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Nominee Agent in Hong Kong

Nominee Agent in Hong Kong

The nominee agent in Hong Kong acts on behalf of another individual or on behalf of a legal entity, upon specific request. The agent is chosen and legally nominated to handle one or more business or personal issues. The nominee can act on behalf of an investor in Hong Kong during the company registration in Hong Kong or he can be assigned as a nominee director for a company incorporated in the city.

Any individual that acts as a nominee in Hong Kong must be duly appointed and his or her rights and obligations specified in the company documents or in the amendments thereof. 

Nominee directors in Hong Kong

The Company Law in Hong Kong indicates that corporations set-up in the city need at least one director. A nominee director can be a solution for investors who want to protect their identity. The role of the nominee can be limited and the beneficial owner can decide that he will not interfere with the usual management role of the true company director. His or her purpose is during company registration in Hong Kong.

Investors who prefer using this method can draw up a power of attorney, the document which will help them assign specific rights and powers to another party. The activities that may be undertaken by the nominee agent (who, in this case, acts as a director) expire upon the termination date of the said document.

Nominee director FAQ

Before choosing to assign a nominee, investors may wish to receive answers to a number of questions concerning not only the appointment of these individuals, but also their level of involvement in the company, their overall role and the liabilities they will undertake. Below, our team of company formation agents in Hong Kong answers some of these common questions.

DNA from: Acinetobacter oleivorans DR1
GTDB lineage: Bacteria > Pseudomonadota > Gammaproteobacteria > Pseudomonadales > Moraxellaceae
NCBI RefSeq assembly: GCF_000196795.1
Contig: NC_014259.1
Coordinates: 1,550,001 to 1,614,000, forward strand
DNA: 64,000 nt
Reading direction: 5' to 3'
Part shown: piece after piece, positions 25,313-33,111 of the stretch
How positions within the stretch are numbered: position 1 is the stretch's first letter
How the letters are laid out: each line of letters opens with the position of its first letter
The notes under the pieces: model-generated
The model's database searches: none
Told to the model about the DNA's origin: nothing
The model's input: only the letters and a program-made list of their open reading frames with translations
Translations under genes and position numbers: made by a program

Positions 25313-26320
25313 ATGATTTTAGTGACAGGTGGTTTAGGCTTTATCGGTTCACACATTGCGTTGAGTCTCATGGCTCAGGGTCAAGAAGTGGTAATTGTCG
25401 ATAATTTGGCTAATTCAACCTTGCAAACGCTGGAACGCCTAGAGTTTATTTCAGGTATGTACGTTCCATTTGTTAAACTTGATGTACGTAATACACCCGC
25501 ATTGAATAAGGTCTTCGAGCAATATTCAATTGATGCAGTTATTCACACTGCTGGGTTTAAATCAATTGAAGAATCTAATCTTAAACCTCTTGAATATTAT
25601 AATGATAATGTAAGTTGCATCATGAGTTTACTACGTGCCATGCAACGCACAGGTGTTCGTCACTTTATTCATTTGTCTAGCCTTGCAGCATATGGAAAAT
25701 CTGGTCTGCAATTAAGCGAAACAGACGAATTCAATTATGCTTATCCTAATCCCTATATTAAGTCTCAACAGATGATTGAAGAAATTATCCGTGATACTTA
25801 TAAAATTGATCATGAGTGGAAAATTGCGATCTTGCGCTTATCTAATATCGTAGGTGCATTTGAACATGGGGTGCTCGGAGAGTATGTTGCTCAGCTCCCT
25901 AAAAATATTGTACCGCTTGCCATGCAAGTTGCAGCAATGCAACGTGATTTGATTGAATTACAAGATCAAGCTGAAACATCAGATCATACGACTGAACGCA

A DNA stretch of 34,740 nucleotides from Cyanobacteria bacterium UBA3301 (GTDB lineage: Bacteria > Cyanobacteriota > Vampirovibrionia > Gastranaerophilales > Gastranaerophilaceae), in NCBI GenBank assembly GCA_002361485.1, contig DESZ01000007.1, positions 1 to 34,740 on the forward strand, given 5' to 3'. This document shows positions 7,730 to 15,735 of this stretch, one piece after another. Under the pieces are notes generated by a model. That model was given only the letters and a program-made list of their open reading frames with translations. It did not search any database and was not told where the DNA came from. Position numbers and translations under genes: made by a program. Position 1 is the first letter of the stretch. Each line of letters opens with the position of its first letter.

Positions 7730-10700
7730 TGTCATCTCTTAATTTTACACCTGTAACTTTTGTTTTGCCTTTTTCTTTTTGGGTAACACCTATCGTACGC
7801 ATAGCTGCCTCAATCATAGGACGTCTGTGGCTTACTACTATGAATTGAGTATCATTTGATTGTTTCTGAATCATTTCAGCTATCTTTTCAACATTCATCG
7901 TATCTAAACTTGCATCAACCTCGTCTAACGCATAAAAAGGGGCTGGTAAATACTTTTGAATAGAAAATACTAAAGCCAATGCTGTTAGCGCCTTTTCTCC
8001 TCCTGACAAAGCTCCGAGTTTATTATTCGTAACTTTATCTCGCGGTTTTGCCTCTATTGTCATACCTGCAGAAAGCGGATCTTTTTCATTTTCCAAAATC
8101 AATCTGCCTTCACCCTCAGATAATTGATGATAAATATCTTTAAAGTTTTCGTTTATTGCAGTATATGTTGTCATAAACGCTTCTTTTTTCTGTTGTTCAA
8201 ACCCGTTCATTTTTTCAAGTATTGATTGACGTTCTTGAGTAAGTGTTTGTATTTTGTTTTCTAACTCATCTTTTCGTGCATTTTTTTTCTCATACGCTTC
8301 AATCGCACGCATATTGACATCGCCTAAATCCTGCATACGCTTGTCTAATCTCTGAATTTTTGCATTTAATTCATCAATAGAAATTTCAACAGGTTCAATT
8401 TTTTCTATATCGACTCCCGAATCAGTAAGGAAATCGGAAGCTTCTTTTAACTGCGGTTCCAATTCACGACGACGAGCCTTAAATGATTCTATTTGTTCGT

1. What are the duties of the nominee?

The nominee director in Hong Kong is appointed at the request of the beneficial owner. This means that confidentiality is an important duty one undertakes when engaging in this role. The appointed nominee will be the one who will oversee the company’s operations and will ne the one that will sign the relevant documents, as well as the one whose name will appear in the Hong Kong Companies Registry.

A fiduciary duty is one of the most important duties of the nominee. This encompasses the duty of care, of confidentiality, as well as a duty of loyalty. When an appointed nominee agent in Hong Kong breaches this duty, the one who appointed the agent can make a claim for the losses sustained thereof. Not all of the fiduciary breaches have legal consequences, however, it can result in direct as well as indirect damages.

2. What are the main responsibilities one undertakes as a company director in Hong Kong?

The main responsibilities of the company director are defined not only in the legal entity’s constitutive documents, but also in various sources of law, such as the Corporations Act, case and statute law. Some of the most important responsibilities, or duties, are briefly listed below by our agents:

  • act in good faith: this means that he will act in the best interests of the company and its shareholders;
  • exercise care and diligence: in all matters concerning the company, the director is expected to exercise diligence, care and skill; general knowledge and experience are reasonably expected from a person in this position;